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Corneal Burns (Chemical Injury)

By : on : July 15, 2019 comments : (Comments Off on Corneal Burns (Chemical Injury))

Corneal Burns (Chemical Injury)


Corneal burn is an eye injury that results from a chemical coming in contact with the eye and causing extensive damage to the ocular surface, especially cornea.

Chemical injury to the eye is truly an ophthalmic emergency that needs immediate attention. Corneal burn may result from any kind of chemical coming in contact with the eye. Majorly, strongly basic (alkaline) compounds or acidic compounds cause serious eye injury.

Corneal burns majorly occur in young males working in industries that deal with chemicals like building materials and cleaning agents. A very minor number of corneal burns occur accidently in homes.

Causes of Chemical injury

Most of the corneal burns occur due to exposure of eye with acidic or alkaline chemicals. Out of these two too, alkali injuries are more common and deleterious because alkali can penetrate tissues more rapidly than acids.

  • Alkaline chemicals

Common sources of alkali that can lead to corneal injury are as follows:

        • Cleaning products (e.g. ammonia)
        • Fertilizers (e.g. ammonia)
        • Drain cleaners (e.g. lye)
        • Cement, plaster, mortar (e.g. lime)
        • Airbag rupture (e.g. sodium hydroxide)
        • Fireworks (e.g. magnesium hydroxide)
        • Potash (e.g. potassium hydroxide
  • Acidic chemicals

Common sources of acids that can lead to corneal injury are as follows:

        • Battery acid (e.g. sulfuric acid)
        • Bleach (e.g. sulphurous acid)
        • Glass polish (e.g. hydrofluoric; behaves like alkali)
        • Vinegar (e.g. acetic acid)
        • Chromic acid
        • Citric acid
        • Hydrochloric acid
  • Irritants

Irritants are the substances with neutral pH that can cause discomfort to the eye rather than any actual damage. It includes:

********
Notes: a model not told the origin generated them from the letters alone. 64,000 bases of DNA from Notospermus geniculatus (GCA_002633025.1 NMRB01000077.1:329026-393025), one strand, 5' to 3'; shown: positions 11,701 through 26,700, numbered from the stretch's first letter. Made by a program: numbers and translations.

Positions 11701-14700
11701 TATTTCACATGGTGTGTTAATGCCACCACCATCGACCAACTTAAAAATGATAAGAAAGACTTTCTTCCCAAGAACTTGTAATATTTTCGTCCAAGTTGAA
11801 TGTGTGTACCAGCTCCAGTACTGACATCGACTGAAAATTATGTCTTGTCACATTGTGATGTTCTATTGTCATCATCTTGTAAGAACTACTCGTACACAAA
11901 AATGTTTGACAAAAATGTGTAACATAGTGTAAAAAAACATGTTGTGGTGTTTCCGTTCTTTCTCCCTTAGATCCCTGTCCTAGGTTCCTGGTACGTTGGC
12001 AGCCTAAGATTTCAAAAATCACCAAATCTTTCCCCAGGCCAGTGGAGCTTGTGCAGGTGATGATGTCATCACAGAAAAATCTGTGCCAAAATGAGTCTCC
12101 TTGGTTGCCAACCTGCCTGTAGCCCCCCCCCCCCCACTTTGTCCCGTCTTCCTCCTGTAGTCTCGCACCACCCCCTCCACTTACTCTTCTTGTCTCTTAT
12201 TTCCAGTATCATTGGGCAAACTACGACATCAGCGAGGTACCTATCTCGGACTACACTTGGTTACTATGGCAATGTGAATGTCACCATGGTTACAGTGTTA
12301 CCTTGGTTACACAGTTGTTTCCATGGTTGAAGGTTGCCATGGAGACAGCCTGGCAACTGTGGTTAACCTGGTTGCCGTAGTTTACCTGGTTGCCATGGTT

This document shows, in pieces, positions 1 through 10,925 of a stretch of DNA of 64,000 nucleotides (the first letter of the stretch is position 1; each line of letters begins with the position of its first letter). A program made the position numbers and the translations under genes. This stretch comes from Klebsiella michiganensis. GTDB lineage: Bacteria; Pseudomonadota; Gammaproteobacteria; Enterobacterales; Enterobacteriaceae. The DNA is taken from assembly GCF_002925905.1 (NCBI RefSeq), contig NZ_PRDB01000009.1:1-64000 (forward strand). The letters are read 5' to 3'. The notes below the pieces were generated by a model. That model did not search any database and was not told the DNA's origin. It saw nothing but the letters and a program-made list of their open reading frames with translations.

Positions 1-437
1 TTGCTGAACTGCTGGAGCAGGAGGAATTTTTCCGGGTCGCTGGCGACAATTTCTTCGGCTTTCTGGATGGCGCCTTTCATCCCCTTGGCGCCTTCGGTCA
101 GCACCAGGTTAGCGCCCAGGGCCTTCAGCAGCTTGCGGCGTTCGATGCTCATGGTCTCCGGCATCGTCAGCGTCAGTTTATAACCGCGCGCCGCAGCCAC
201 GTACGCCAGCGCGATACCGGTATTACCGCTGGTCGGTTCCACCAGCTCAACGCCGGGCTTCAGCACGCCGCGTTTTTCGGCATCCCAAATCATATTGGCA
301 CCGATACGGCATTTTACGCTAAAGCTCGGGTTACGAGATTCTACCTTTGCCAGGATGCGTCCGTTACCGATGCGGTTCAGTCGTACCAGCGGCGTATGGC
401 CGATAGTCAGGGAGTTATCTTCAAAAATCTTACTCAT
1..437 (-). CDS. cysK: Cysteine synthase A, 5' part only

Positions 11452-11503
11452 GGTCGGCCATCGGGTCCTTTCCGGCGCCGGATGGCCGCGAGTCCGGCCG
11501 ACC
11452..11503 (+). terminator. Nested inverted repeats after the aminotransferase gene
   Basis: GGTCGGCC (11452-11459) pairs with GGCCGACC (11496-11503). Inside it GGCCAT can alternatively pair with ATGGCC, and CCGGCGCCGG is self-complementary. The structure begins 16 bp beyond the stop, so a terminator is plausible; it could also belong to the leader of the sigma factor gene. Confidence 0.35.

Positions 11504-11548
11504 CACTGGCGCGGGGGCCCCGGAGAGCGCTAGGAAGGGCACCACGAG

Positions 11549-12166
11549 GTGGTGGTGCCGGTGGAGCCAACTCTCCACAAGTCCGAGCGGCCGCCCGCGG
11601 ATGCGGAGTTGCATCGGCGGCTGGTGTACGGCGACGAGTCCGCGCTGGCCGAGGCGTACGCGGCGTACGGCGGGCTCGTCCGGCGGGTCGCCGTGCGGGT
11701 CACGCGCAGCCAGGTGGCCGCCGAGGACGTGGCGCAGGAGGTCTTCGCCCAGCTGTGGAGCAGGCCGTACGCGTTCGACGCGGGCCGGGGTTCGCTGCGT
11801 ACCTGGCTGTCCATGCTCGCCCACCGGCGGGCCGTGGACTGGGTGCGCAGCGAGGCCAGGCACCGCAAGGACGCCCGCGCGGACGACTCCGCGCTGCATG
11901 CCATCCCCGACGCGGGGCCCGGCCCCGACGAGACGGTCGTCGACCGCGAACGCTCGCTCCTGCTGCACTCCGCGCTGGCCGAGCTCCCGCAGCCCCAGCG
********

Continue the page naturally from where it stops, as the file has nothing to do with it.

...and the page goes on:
• Most of the household detergents
        • Pepper spray

High risk industries or employees for corneal burns/chemical injuries

  • Chemical laboratories
  • Machine factories
  • Agriculture workers (farmers) and labourers
  • Construction workers
  • Fabric mills
  • Automotive repair facilities
  • Cleaning and sanitizing crews

Symptoms of Chemical injury

Symptoms of chemical injury specifically depend upon kind of chemical and the severity of the exposure. It may include any or all of the following:

  • Stinging or burning sensation in the eye
  • Extreme pain and discomfort in the eye
  • Foreign body sensation
  • Blurred vision
  • Excessive tearing
  • Inability to keep the eye open
  • Photophobia
  • Red eye(s)
  • Eye irritation
  • Discoloration of conjunctiva
  • Inflammation of conjunctiva
  • Swelling of the eyelids
  • Blepharospasm or abnormal contraction or twitch of the eyelid
  • Decreased visual acuity
  • Bilateral chemical exposure is especially devastating and often result in complete visual disability

Primary prevention for corneal burns

As most of these corneal burns or injuries are due to occupational requirements and occur majorly at work, protective eye/face shields, safety goggles or glasses are mandatory while working in any chemical industry. It is also necessary to always follow chemical and cleaning product instructions while using them.

Diagnosis of Chemical injury

Before performing a thorough physical examination of the eye, affected eye is properly irrigated to neutralise the pH of the eye surface. After this, under topical anaesthesia, a thorough eye examination is performed to evaluate the clarity and integrity of the cornea, degree of limbal ischemia, and IOP. Diagnostic tests may include a fluorescein evaluation.

Treatment of Chemical injury

As it is an emergency condition, immediate and prolonged irrigation of the affected eye is the first and foremost step performed by an eye doctor. This is followed by aggressive early management and close long-term monitoring to promote ocular surface healing and to provide the best opportunity for visual rehabilitation. The common goals of chemical injury management include the following:

  • Removing the offending agent by irrigation of eye with a sterile balanced buffered solution like normal saline
  • Promote ocular surface healing by
    • Placement of a therapeutic bandage contact lens
    • Artificial tear supplements
    • Topical antibiotic ointment
    • Topical steroids
    • Topical and oral ascorbate
    • Collagenase inhibitors
    • Cycloplegic agents such as atropine or cyclopentolate to ease discomfort
    • Platelet rich plasma eye drops
  • Controlling inflammation by
    • Topical steroids
  • Preventing infection by prophylactic topical antibiotics
  • Controlling IOP by the use of aqueous suppressants
  • Visual rehabilitation by surgical procedures like:
    • Amniotic membrane transplantation
    • Debridement of necrotic conjunctival/corneal tissue
    • Limbal stem cell transplant
    • Cultivated oral mucosal epithelial transplantation (COMET)
    • Penetrating keratoplasty with or without cataract extraction
    • Boston Keratoprosthesis

Complications of Corneal burns

It is a serious condition that needs regular follow up with the eye care doctor. If neglected, it can lead to following complications:

  • Corneal perforation
  • Corneal ulcer
  • Glaucoma
  • Cataracts
  • Dry eye
  • Damage to the eyelids or palpebral conjunctiva
  • Blindness



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